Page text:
The researchers also compared the functionality of the devices and their apps with clinical recommendations from health care professionals.
In their analysis, the researchers write that most of the goal-setting, self-monitoring and feedback tools in the apps bundled with the devices were consistent with the recommendations health care professionals make for their patients when promoting increase in physical activity.
Despite this, the analysis also finds that some proven successful strategies for increasing physical activity were absent from the monitors. These included:
- Action planning
- Instruction on how to do the behavior
- Commitment and problem solving.
Interestingly, though, the authors suggest that the apps with the most features may not be as useful as apps with fewer - but more effective - tools.
The researchers also consider that how successful any monitor is largely depends on matching individual preferences and needs to the functionality of the device. For instance, someone who gets most of their exercise from swimming will benefit the most from having a waterproof monitor.
Applications for activity monitors beyond aiding weight loss?
The report also contains suggestions on applications for these monitors outside of their typical role as weight loss aids.
For instance, the researchers suggest the wearable activity monitors could be useful for patients who have been released from the hospital. These patients could use the monitors to measure their recovery and quality of life.
Also, health care professionals could use data from the monitors to identify at-risk patients for secondary prevention and rehabilitation purposes.
"This content analysis provides preliminary information as to what these devices are capable of, laying a foundation for clinical, public health and rehabilitation applications. Future studies are needed to further investigate new types of electronic activity monitors and to test their feasibility, acceptability and ultimately their public health impact."
The study only looked at devices compatible with personal computers and iOS mobile devices, and the researchers admit it is possible "the experiences of Android users may differ from our experiences."
Growing up, Adriana Perez experienced the kinds of challenges that are at the core of the immigrant experience in America. She learned English as a second language, attended underperforming public schools in a small town, and struggled to pay for college because her parents—who were farmworkers—couldn’t afford to send her.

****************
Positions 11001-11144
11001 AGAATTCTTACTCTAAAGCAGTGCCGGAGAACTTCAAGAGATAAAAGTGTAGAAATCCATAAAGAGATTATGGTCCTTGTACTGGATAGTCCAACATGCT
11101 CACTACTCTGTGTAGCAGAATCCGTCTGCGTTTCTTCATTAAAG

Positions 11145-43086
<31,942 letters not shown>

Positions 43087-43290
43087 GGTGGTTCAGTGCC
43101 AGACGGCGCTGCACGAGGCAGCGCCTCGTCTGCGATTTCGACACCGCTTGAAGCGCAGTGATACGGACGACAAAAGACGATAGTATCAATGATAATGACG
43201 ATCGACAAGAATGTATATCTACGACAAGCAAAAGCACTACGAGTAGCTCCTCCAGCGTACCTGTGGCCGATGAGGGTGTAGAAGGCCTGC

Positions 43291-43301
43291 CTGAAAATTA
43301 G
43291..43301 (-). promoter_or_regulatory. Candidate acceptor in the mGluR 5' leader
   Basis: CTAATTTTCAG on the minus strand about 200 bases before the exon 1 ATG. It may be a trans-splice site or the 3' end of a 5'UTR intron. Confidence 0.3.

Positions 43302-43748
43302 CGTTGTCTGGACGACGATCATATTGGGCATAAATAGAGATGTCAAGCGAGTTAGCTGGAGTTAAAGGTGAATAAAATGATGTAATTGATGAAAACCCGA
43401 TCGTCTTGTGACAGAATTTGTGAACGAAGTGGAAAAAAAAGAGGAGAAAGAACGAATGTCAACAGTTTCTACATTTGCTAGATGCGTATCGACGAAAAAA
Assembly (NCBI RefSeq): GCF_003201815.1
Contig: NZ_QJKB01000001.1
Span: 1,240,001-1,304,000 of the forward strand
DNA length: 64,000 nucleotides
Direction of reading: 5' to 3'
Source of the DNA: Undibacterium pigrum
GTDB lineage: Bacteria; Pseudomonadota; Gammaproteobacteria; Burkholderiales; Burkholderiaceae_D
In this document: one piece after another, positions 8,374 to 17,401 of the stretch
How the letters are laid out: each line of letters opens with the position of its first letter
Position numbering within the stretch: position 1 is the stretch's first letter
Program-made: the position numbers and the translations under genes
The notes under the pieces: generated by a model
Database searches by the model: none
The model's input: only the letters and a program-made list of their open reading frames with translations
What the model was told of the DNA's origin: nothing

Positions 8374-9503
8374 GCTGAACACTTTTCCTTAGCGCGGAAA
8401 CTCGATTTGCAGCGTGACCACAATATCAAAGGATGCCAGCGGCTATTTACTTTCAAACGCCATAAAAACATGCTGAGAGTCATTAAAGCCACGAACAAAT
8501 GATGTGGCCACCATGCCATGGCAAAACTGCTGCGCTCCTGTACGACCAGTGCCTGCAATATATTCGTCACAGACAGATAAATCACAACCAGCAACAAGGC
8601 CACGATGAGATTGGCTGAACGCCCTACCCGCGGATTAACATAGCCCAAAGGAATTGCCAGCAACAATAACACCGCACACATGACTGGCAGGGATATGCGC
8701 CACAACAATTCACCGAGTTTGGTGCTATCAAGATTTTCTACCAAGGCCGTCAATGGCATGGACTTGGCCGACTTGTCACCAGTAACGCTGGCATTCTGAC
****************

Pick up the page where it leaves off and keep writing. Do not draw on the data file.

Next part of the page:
Through it all, Perez focused on the gifts she received during her upbringing: love and support from her family, guidance from her teachers and mentors, a strong work ethic derived from a culture that values hard work, and a personal drive to make a difference in her community.
When she reached adulthood, she made an unusual choice—at least for her demographic group: She became a nurse. Now an assistant professor of nursing at Arizona State University, Perez, PhD, ANP, is a member of the most underrepresented racial or ethnic group in nursing.
In 2013, Latinos comprised 3 percent of the nation’s nursing workforce, according to a survey by the National Council of State Boards of Nursing and the National Forum of State Workforce Centers, and 17 percent of the nation’s population, according to a U.S. Census Bureau fact sheet. And their numbers are growing: By 2060, Latinos are projected to comprise nearly one-third of the U.S. population. But their growth in nursing has been slow, Perez said.
Recruiting more Latino nurses is about more than parity in the nursing workforce; it’s about improving health and health care for Latinos, who have disproportionately high rates of HIV transmission, teen pregnancy, and chronic conditions like obesity and diabetes, according to data compiled by the Centers for Disease Control and Prevention. Latinos also are less likely to have health care coverage than other racial or ethnic groups.
More Latino nurses can help narrow disparities, experts say, because they are more likely to be able to provide culturally and linguistically appropriate care to Latino patients. “Having a culturally competent nurse really makes a difference in terms of compliance and patient outcomes,” said Elias Provencio-Vasquez, PhD, RN, FAAN, FAANP, dean of the nursing school at the University of Texas at El Paso and an alumnus of the Robert Wood Johnson Foundation (RWJF) Executive Nurse Fellows program (2009-2012). “Patients really respond when they have a provider who understands their culture.”
The Institute of Medicine (IOM)—the esteemed arm of the National Academy of Sciences that advises the nation’s leading decision-makers on matters relating to health and medicine—agrees. In 2004, it published a report calling for a more diverse health care workforce to improve quality and access to care and to narrow racial and ethnic health disparities. And in 2010, the IOM released a report that included calls for greater diversity within the nursing profession in particular.